Wednesday, January 24, 2007

The Right of Free Speech, Selectively Applied

James Taranto captures the left-liberal idea of free speech in this post today:
Sgt. Jason Hess, who is stationed in Iraq with the U.S. Army's First Cavalry Division, wanted to buy some floor mats for his men to sleep on. He wrote to a West Allis, Wis., company called

Do you ship to APO [Army Post Office] addresses? I'm in the 1st Cavalry Division stationed in Iraq and we are trying to order some mats but we are looking for who ships to APO first.

As notes, because of paperwork and other regulations, some companies do not ship to APO addresses. Discount-Mats turned out to be such a company, but the response to Sgt. Hess, from an anonymous employee, included a bit of editorializing:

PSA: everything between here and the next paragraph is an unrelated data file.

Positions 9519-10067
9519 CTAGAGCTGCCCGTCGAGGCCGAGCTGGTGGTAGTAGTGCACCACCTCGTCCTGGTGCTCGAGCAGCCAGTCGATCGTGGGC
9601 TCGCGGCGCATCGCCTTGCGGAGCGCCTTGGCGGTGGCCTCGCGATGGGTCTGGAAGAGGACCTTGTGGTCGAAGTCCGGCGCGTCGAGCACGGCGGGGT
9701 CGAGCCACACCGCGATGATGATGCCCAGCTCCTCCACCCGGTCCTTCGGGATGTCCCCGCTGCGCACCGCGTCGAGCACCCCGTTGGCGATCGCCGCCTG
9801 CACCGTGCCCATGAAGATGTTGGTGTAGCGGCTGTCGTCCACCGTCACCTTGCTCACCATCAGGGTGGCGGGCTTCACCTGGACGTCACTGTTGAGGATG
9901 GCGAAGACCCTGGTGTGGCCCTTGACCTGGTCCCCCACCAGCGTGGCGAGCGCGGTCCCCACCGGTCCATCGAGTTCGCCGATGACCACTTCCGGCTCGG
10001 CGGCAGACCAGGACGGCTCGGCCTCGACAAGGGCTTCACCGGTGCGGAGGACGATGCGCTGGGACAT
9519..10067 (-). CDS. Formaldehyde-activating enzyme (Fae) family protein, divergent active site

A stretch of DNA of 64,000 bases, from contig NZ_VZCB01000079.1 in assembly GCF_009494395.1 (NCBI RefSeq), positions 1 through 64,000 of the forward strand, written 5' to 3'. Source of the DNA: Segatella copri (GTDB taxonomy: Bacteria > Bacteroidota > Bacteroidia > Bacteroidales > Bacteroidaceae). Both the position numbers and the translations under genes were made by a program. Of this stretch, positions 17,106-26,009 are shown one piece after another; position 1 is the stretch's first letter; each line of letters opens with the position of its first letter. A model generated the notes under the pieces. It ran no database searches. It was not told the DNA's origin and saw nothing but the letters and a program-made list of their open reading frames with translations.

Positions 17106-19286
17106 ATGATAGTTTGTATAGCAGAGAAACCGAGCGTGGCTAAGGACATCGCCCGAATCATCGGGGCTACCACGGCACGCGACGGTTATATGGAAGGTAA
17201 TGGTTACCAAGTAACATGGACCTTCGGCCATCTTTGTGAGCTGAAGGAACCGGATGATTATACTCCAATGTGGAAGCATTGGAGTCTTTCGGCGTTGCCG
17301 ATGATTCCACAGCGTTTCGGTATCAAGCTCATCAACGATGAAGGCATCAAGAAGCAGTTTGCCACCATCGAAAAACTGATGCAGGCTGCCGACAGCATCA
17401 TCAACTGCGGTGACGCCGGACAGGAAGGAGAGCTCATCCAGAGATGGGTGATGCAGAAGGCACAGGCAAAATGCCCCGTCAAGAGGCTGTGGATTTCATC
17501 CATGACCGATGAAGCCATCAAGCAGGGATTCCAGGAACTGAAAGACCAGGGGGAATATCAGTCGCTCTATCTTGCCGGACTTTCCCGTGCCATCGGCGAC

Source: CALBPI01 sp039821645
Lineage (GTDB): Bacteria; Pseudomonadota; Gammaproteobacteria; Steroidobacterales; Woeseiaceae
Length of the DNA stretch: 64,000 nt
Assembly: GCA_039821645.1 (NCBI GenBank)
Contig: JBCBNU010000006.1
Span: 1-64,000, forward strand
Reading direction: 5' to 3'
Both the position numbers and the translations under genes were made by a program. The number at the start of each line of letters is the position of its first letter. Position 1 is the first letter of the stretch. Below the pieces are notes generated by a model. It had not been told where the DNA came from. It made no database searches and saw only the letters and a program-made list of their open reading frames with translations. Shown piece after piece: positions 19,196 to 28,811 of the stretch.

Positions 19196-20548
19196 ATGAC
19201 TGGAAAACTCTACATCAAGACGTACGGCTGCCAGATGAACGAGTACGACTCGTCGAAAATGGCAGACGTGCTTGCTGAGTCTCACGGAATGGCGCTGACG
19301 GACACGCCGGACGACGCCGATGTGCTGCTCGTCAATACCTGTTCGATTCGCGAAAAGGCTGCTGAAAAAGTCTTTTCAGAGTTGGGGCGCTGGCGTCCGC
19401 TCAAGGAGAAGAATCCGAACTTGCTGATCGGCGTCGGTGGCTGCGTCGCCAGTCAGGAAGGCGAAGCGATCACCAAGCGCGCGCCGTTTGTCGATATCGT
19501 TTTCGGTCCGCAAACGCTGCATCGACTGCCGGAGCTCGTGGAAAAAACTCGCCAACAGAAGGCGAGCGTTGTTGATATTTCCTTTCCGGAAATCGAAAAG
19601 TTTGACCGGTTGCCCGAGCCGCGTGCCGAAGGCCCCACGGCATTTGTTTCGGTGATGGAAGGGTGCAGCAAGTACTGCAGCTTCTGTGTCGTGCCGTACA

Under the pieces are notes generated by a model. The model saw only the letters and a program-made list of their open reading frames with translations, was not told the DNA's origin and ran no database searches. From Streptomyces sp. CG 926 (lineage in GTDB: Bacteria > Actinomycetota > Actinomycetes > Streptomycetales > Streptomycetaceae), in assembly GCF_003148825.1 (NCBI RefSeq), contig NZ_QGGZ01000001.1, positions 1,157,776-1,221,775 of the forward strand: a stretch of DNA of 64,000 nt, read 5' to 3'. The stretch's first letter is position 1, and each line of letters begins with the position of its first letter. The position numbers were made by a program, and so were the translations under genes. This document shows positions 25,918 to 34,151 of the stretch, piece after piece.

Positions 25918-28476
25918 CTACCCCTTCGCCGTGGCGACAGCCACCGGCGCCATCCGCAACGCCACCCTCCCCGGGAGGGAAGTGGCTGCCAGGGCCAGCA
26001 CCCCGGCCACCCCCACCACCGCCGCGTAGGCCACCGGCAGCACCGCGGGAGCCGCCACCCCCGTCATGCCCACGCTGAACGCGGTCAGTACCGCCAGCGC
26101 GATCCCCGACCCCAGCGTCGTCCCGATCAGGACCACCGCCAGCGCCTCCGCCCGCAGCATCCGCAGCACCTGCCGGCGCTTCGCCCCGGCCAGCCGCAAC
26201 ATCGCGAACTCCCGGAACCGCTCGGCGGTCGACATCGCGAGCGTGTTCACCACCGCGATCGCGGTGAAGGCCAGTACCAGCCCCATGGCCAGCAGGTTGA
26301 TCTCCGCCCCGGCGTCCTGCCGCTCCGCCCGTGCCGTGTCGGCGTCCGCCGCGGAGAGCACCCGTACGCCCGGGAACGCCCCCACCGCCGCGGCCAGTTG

We do not ship to APO addresses, and even if we did, we would NEVER ship to Iraq. If you were sensible, you and your troops would pull out of Iraq.

The story spread, and Discount-Mats heard from "furious people," who "e-mailed and called the Web site owner's house and left obscene messages," Milwaukee's WTMJ-TV reports. The company fired the employee responsible.

The Milwaukee Journal Sentinel reports that "anti-war and free speech advocates were equally offended, by the widespread criticism of the company and the individual who responded to the soldier":

"This is a matter of free speech," said Julie Enslow, an organizer with Peace Action Wisconsin in Milwaukee. "It is totally irresponsible for radio stations and bloggers to attack a person for his personal political views."

You've got to love Julie Enslow's concept of free speech. If you agree with her, it's fine to shoot off your mouth on company time. If you disagree with her, it's "totally irresponsible" to express your views in a public forum.

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